Downfall: Lessons for Our Final Century
By Ilhan Niaz
Centre for Strategic and Contemporary Research, Islamabad
ISBN: 978-9697828043

In Downfall: Lessons for Our Final Century, historian and professor Ilhan Niaz makes a profound and brave argument that is succinctly drawn together through a series of essays.

This bleak, stark and realistic argument pulls no punches about the author’s assessment of the challenges confronting humanity at this moment in time, and Niaz’s ability to draw on broad swathes of history is what makes these insights particularly relevant.

As the author makes clear, it is crucial to develop an understanding of the complexity of the issues involved in order to perhaps even begin to craft a response that will equal the scale of the challenge: the very survival of human civilisation in anything close to the form that we could agree as desirable.

Sector specialists, in particular, must build up contextualised and historical knowledge to be able to situate their actions and develop a sense of urgency about the work they are engaged in, as a self-understood matter of the survival of human civilisation.

Ilhan Niaz’s book paints a grim picture of human beings’ future on Earth, but also argues that this pessimistic realism is exactly what is required to confront it, rather than optimism and illusions

Scholarship such as this needs to be read widely, both outside and within academic settings around the world, and it is hoped that Downfall will find wide purchase. I would urge readers to pick up a copy of the book to see how the interlinking argument unfolds, from a review of historical lessons to the frailty of human reasoning. Then, individually as well as in collaboration with others, we may be able to craft an adequate response. For now, in the hope that you will read the book yourself, let me give you a short overview.

But before I do, let me state that, overall, Downfall is a beautifully and accessibly written book and the author’s power of expression and ability to capture deep ideas succinctly make for a great reading experience. For a sense of what you will encounter, consider this particular sentence: “The state response is skewed towards dealing with a bad headache, while the planet is headed towards a cardiac arrest.”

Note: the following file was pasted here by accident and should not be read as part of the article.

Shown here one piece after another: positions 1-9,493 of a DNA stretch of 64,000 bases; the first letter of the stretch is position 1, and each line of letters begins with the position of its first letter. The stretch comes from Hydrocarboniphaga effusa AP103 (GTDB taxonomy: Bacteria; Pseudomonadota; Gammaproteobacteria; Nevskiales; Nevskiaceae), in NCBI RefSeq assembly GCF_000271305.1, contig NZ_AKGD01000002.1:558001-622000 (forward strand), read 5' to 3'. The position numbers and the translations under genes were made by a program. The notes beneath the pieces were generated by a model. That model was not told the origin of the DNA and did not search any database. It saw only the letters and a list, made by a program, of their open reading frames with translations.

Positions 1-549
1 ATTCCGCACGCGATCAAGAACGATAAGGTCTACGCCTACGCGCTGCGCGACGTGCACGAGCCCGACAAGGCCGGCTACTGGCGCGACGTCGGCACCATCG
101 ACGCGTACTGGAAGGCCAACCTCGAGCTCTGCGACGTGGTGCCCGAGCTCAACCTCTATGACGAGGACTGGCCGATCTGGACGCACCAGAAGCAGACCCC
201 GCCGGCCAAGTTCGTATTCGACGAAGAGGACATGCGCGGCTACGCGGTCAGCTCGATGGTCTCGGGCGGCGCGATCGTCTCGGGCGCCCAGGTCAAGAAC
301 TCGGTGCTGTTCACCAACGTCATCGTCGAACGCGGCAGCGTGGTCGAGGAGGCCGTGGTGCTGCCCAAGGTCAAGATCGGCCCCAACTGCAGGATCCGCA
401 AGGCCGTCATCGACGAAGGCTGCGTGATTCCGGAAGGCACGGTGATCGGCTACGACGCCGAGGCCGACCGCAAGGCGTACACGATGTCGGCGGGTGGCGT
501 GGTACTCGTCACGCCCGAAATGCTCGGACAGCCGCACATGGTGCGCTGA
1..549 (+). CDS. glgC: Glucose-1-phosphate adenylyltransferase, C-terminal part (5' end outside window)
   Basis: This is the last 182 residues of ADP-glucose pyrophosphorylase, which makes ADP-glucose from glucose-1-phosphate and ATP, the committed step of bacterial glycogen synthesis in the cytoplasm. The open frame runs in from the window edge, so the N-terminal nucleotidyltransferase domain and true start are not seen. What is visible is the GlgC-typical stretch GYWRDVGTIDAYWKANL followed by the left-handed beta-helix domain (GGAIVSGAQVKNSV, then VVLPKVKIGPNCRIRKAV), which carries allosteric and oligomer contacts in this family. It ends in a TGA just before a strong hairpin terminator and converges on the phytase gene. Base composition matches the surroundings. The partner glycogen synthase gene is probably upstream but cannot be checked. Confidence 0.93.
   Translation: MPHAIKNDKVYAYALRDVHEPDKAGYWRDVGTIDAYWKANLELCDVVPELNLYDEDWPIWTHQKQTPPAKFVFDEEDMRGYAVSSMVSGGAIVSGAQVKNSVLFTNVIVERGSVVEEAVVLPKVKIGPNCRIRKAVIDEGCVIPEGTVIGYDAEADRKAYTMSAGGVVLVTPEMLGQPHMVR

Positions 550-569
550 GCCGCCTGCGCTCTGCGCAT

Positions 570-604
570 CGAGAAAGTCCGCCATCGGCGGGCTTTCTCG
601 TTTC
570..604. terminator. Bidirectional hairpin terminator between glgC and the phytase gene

And this, for it may describe your task ahead in reading Niaz’s book: “To save the planet and, incidentally, ourselves, humans, especially the rich and clever ones, need to stop being optimistic and embrace realism, scepticism and pessimism.”

In essence, Downfall makes the argument that the present moment is a confluence of historical factors that make it a particularly favourable time — at least for the fortunate — in which to be alive. However, the author also makes the point that, because of our actions and the evolutionary reasons for our evolved instincts, coupled with where history has brought us, these good times will not last.

In short, the relatively easy terms on which even the “winners” of these historical processes thrive are about to change beyond recognition, into a future too dystopian to even speculate about in any depth. In making this bold claim — and despite his sincerest wish that his stark predictions may not, after all, be realised — the author nevertheless goes where the evidence leads him and draws uncomfortable conclusions.

The scale of what Niaz proposes humanity must collectively do to avert planetary calamity is so vast, and the lack of leaders who can guide us so clear, that — in the spirit of the author himself and his stark conclusions — let’s be blunt: it is exceedingly unlikely that we will succeed.

Resilience will no longer do. If we wish to survive long enough to see the year 2100, we must accept that unrealistic optimism will only lead to disaster
Resilience will no longer do. If we wish to survive long enough to see the year 2100, we must accept that unrealistic optimism will only lead to disaster

So, this is not a positive, ‘can-do’ book in any real sense. It does not offer an optimistic attitude in the face of massive evidence to the contrary. Instead, devoid of illusions, it is an attempt to shake us from our complacency.